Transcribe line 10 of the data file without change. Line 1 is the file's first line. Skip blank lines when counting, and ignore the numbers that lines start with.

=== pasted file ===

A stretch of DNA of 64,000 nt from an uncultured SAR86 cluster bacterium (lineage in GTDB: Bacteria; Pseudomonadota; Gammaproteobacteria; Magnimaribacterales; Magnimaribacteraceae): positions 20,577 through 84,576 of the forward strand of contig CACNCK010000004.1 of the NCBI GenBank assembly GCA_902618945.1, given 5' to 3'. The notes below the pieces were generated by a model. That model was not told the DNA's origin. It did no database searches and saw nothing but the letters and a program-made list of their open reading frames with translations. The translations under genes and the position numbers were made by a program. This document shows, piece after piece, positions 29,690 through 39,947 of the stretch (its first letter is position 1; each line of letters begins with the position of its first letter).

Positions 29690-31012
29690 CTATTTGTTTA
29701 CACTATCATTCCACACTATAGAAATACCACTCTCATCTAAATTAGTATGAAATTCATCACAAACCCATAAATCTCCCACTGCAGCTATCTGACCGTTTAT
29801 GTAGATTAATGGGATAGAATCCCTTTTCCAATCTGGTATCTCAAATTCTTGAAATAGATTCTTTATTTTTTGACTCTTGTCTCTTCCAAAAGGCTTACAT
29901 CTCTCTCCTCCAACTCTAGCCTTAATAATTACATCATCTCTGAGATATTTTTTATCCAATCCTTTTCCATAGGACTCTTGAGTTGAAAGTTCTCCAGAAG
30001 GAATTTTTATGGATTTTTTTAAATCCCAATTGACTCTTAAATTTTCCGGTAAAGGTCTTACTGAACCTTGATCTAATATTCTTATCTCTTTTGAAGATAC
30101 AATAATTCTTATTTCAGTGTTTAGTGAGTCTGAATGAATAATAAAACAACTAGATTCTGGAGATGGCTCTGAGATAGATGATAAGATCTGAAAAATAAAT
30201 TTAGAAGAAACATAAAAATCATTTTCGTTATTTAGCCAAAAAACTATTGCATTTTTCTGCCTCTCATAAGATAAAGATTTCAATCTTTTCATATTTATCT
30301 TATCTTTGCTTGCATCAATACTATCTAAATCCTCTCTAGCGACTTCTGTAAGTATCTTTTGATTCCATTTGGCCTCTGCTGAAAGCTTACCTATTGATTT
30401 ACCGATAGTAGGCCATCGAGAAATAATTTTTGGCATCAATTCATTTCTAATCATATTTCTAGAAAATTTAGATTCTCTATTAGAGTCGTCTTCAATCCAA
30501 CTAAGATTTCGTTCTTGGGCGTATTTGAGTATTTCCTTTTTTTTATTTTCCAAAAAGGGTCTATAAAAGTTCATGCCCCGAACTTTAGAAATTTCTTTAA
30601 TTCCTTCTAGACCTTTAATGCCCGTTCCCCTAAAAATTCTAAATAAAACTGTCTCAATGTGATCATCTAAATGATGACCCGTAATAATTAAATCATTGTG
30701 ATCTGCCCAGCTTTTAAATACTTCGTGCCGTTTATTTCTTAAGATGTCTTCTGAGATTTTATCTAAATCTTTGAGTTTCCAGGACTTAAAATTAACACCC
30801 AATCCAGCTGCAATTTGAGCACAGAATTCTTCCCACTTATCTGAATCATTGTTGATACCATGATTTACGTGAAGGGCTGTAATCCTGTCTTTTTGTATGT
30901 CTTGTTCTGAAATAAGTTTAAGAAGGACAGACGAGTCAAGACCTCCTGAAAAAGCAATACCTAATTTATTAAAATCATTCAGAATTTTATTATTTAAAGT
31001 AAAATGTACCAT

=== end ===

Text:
30301 TATCTTTGCTTGCATCAATACTATCTAAATCCTCTCTAGCGACTTCTGTAAGTATCTTTTGATTCCATTTGGCCTCTGCTGAAAGCTTACCTATTGATTT